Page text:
And my favorite part of my birthday: our romantic dinner overlooking the city. To my surprise and girly delight, our reserved table was candlelit and covered in rose petals all the way down to the floor, topped with a birthday card from Vieux Chalet. And yes, I did blush in spite of myself and wore a smile big enough to make the Joker shut up. 😀

Image My birthday card from the Vieux Chalet staff! It reads: Hope your special day brings you all your heart desires! Here’s wishing You a day full of pleasant surprises! Happy Birthday! Yours truly, the Vieux Chalet staff

For starters, we were served a creamy soup (I can’t remember what it was!) and fresh garden salad with Swiss cheese.

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I remember that this soup had cashews… Argh, still can’t remember what it was called. It was really good!

Image Our fresh garden salad. Mmm… Arugula. 😛

We chose their Beef Fillet Mignon for our main course, served with fresh veggies and potato hash. I highly recommend this dish for anyone drops by Vieux Chalet for dinner or lunch – one of the best I’ve tasted! I’ll be dreaming about their fillet mignon’s gravy for days to come.

Image Again, gravy was FANTASTIC. I’m getting hungry with the memory of it as I write this.

My affair with the fillet mignon was interrupted however by a surprise birthday song and dance from the Vieux Chalet staff, complete with a surprise birthday dessert – a Swiss chocolate cake topped with their chocolate custard and a cherry! 😀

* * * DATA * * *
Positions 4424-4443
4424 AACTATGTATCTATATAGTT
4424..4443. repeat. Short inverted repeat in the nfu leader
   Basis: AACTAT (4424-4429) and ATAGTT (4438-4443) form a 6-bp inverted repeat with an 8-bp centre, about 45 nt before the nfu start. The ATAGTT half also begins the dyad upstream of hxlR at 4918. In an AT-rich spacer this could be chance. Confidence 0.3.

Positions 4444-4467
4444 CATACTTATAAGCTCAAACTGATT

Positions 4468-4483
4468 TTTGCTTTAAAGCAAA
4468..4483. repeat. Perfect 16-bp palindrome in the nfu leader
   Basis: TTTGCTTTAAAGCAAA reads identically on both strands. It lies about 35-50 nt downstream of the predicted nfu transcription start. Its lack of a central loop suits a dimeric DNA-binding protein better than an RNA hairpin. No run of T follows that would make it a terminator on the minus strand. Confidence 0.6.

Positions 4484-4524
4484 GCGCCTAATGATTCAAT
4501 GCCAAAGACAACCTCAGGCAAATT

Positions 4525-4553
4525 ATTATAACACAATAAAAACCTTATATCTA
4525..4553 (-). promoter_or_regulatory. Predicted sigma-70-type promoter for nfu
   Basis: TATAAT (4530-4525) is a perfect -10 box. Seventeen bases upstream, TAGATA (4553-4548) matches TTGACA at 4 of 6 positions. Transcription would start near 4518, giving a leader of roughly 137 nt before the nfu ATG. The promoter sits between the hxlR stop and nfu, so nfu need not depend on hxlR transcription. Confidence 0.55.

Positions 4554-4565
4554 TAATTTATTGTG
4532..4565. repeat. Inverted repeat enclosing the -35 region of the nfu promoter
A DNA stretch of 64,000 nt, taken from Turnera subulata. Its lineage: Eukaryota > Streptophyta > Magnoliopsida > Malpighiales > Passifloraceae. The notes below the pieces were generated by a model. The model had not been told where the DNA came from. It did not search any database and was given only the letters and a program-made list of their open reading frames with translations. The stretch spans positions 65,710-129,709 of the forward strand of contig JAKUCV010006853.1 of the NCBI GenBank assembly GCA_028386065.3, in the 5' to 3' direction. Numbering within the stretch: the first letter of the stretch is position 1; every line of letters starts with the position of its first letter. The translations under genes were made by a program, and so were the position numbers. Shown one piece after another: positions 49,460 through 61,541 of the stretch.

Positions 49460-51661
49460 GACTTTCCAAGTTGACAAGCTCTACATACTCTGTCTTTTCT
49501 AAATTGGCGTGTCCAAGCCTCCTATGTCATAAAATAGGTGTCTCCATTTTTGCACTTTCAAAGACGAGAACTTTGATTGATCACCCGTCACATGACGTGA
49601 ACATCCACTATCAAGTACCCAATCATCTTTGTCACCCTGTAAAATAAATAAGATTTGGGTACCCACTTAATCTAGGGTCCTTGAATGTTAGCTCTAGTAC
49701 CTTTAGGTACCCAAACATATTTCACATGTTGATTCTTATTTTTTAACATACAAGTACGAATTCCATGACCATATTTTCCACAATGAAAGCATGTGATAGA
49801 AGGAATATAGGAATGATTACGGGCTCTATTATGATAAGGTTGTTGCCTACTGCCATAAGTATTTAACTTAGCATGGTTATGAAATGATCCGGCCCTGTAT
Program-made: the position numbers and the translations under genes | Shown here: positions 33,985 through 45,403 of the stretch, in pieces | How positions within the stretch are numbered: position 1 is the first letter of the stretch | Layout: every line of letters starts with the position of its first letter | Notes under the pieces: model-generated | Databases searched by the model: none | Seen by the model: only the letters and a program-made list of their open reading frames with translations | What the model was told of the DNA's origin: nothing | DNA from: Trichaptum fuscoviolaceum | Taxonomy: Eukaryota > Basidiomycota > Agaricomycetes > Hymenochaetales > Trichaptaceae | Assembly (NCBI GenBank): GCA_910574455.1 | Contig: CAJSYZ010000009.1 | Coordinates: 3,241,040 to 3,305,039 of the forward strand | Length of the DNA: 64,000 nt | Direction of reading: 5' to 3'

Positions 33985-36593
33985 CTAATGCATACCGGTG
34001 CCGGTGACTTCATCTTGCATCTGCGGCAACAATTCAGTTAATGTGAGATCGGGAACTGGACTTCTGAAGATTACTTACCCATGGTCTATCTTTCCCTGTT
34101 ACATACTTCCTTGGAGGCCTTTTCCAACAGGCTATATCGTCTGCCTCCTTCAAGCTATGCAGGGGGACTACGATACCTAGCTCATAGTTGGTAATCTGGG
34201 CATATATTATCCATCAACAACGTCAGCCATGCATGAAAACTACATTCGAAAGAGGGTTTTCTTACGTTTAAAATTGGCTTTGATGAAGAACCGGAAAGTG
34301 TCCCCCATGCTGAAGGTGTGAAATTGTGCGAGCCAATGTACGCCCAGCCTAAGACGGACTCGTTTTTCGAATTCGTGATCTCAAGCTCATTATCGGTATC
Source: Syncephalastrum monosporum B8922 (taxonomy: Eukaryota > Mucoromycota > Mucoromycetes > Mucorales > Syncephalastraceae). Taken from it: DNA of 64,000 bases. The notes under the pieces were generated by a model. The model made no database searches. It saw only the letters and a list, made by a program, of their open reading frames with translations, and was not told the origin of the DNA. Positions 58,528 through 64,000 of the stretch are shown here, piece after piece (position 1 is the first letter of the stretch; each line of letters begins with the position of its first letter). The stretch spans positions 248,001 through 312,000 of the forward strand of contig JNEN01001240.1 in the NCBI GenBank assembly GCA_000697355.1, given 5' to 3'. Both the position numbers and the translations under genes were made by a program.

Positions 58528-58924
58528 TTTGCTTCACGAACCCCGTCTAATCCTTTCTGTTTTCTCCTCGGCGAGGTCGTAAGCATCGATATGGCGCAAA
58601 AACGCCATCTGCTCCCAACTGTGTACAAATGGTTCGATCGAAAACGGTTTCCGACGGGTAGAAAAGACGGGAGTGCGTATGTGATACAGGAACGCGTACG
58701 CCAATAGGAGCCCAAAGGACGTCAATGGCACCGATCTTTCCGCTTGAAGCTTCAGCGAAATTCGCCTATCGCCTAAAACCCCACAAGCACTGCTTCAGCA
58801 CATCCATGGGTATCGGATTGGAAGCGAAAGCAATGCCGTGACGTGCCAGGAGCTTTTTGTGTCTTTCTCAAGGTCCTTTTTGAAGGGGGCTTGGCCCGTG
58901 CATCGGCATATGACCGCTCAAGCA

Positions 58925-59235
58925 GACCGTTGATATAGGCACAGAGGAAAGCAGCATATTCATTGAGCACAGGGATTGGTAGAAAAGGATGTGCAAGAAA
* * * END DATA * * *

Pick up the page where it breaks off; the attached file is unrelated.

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 The Vieux Chalet staff singing and dancing (yes, with choreography) my birthday song. 😀

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 I was too happy to take the picture right-side up. 😛

We had a second dessert too which came with our set meal, a carrot walnut cupcake topped with butternut ice cream. I don’t think I need to say that both were very delicious. 😀

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 Two desserts. Yes, I finished them both. 😀

The next day, we decided to have breakfast before packing up and heading back to the city. We chose their brunch meal for two, which included eggs, tomatoes, their special fruit jam, Swiss cheese, stone cooked ham and bacon, and homemade bread with fresh orange juice and brewed coffee. (This brunch kept me full the entire day. Yum.)